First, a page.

KINSTON, N.C., Jan. 29 -- An explosion followed by a spectacular fire destroyed a North Carolina medical devices factory during the afternoon shift today, killing at least three people and injuring dozens, officials said.
There were about 75 workers inside the West Pharmaceutical Services plant in Kinston, N.C., at about 1:30 p.m., when the sudden blast ripped off the roof, blew out the doors and filled the sky with billowing black smoke, according to deputy city manager Phil Robey.
An intense fire spewed acrid chemical fumes into the winter air. After several hours of battling the blaze, firefighters using foam retardant had contained it to a corner of the plant by midnight. Authorities did not know what caused the explosion.
There were conflicting reports on the number of dead throughout the day, but late tonight Deral Raynor, chief of the North Lenoir Fire Department, confirmed that three people had been killed. Fifteen survivors were hospitalized with serious injuries, including head trauma, severe burns, broken bones and smoke inhalation.
Although Kinston police reported that at least 100 workers had not contacted their families by 3:30 p.m., Robey said fewer than 10 others were still missing tonight, as company officials combed records and tried to contact relatives. Dozens of other workers suffered minor injuries in the blast, which was felt 20 miles away.
"I heard the explosion two miles away, and loud," Robey said. "And the magnitude of the fire was just enormous. Obviously, in a town this size, something like this touches everyone."
Kinston is a city of about 24,000 located along the Neuse River, about 75 miles southeast of Raleigh. It was founded as an agricultural community in 1740 -- it was then known as "Kingston," but dropped the "g" to keep its loyalties clear during the Revolutionary War -- and developed a strong textiles base after the Industrial Revolution.
In recent years, it has depended more on manufacturers such as West, which produces syringe stoppers and intravenous tubing in an industrial park at the edge of town. Hurricane Floyd left most of the city underwater in 1999, and Kinston was hurting again during the recent economic downturn.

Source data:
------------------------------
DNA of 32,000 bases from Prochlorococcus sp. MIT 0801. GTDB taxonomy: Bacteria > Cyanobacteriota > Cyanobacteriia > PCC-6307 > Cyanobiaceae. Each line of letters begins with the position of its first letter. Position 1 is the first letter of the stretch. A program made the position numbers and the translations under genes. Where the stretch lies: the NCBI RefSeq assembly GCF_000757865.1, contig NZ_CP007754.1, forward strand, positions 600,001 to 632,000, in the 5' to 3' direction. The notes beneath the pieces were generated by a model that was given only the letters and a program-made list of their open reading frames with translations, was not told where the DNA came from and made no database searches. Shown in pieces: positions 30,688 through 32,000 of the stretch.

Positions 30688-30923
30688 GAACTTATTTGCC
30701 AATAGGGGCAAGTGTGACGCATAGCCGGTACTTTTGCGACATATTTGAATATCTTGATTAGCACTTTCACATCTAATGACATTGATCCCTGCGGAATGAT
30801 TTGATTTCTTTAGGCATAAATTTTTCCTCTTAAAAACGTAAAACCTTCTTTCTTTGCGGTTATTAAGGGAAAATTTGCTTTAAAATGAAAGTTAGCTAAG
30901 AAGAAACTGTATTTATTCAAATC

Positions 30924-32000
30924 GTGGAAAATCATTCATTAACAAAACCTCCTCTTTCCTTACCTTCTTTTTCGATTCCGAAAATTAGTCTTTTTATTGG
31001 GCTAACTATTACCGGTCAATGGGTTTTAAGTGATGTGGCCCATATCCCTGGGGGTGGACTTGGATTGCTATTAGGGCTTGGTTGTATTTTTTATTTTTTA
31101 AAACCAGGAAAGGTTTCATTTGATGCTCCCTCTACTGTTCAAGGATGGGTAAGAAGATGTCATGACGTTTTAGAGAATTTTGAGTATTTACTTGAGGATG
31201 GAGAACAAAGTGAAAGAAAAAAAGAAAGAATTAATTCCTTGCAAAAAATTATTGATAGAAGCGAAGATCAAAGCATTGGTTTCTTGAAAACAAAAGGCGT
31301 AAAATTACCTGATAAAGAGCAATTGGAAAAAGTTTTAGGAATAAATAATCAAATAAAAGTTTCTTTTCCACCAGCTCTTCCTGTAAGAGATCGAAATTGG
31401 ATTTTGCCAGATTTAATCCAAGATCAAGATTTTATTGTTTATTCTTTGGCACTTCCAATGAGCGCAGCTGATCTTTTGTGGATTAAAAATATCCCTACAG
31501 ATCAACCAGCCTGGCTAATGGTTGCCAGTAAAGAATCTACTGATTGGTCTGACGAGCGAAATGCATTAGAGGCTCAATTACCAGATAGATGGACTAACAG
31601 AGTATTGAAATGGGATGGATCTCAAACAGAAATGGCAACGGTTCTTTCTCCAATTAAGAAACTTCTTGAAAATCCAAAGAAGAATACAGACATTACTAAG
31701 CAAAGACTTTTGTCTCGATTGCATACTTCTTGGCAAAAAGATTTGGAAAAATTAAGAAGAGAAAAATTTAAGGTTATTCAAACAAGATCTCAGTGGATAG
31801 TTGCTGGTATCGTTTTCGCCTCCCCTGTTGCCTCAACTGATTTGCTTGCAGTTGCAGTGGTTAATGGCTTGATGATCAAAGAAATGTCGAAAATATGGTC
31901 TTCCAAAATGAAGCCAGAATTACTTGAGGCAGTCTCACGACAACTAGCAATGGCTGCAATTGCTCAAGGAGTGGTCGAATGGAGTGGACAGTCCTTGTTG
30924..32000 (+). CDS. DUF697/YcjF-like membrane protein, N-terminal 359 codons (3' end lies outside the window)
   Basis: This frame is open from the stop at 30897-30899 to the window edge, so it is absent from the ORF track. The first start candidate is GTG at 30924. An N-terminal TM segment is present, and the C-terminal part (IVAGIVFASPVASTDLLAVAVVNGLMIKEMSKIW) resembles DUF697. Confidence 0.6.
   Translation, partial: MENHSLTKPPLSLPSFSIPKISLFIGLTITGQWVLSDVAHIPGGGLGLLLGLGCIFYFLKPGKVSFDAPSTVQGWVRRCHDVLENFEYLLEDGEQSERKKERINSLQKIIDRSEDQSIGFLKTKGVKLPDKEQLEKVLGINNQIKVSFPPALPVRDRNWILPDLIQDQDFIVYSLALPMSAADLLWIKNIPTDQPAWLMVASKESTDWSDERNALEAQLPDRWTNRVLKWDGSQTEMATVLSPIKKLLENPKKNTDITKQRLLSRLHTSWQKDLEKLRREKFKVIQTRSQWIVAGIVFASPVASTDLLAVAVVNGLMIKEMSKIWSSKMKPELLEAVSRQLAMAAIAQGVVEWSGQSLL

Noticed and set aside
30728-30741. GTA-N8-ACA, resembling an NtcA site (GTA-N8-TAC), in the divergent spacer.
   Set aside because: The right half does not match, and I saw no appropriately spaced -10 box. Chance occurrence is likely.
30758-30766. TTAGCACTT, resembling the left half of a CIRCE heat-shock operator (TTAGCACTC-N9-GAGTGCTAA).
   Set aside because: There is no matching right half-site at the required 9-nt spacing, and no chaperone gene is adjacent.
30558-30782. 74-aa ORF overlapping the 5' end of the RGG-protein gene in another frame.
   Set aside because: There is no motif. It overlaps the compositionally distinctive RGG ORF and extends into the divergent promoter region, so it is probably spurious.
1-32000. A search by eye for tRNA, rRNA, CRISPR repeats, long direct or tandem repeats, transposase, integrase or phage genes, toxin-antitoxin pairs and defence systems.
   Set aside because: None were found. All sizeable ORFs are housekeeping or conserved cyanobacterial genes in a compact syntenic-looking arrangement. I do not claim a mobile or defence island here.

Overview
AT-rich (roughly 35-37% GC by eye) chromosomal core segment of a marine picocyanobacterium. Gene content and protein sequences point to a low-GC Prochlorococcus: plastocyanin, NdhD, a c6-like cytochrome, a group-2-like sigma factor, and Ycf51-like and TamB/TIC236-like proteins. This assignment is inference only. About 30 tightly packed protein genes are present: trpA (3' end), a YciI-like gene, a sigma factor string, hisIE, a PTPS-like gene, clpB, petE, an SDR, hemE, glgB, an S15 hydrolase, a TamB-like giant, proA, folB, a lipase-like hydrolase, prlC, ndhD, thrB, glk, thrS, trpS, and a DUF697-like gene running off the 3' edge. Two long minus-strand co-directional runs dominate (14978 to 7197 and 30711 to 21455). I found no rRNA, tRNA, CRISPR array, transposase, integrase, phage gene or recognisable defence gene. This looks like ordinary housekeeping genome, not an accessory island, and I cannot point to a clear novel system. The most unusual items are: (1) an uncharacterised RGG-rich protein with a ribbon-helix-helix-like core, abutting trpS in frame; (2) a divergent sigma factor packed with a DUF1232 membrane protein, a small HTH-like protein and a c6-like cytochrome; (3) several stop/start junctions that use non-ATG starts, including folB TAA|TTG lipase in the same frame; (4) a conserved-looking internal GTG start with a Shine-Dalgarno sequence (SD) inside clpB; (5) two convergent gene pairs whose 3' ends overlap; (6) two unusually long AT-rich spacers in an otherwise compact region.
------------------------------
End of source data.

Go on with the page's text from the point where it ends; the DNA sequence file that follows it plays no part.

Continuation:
"We've been trying to rebuild ever since Floyd," Robey said. "We've been trying to pick up the pieces."
But today may have been Kinston's deadliest day since a Civil War battle in 1862 left more than 600 dead. In addition to the dead and missing, there were seven victims with severe burns transported to the North Carolina Jaycee Burn Center in Chapel Hill.
"We are seeing extensive burn injuries to all patients, as well as injuries to internal organs and orthopedic injuries as a result of the massive explosion," physician Cherri Hobgood told WRAL-TV. "One of the main challenges is this horrible weather. The patients have not only suffered a devastating injury, but many of them will be cold and chilled."
Witnesses to the blast described equipment and fireballs and even two 800-foot water towers hurtling through the sky, which quickly turned black with smoke.
Dana Rouse, a waitress at Ham's Restaurant in Kinston, said "There was like this big boom. The whole building shook. A lot of people ran outside to look."
"It blew the roof off a good 400 feet down the road," witness Jack Lambert told CNN. "It caught all the woods on fire."
Nannie Sue Winborne and Jerry Nethercutt told the Kinston Free Press they were working in the plant at the time of the explosion. "It was scary," Winborne said. "I was just hoping for a way out."
"It went black, and everything started falling," Nethercutt said.
The Occupational Safety and Health Administration cited the plant, which was opened in 1975, for numerous safety violations after a routine inspection in October, and fined the company $9,075 after an informal settlement three weeks ago. But Robey said that as far as he knew, West had been a good corporate citizen, bringing 225 jobs to the area.
"It's just the kind of employer you want to have," he said. "The immediacy of this hasn't hit us."
Grunwald reported from Washington. Researcher Mary Lou White contributed to this report.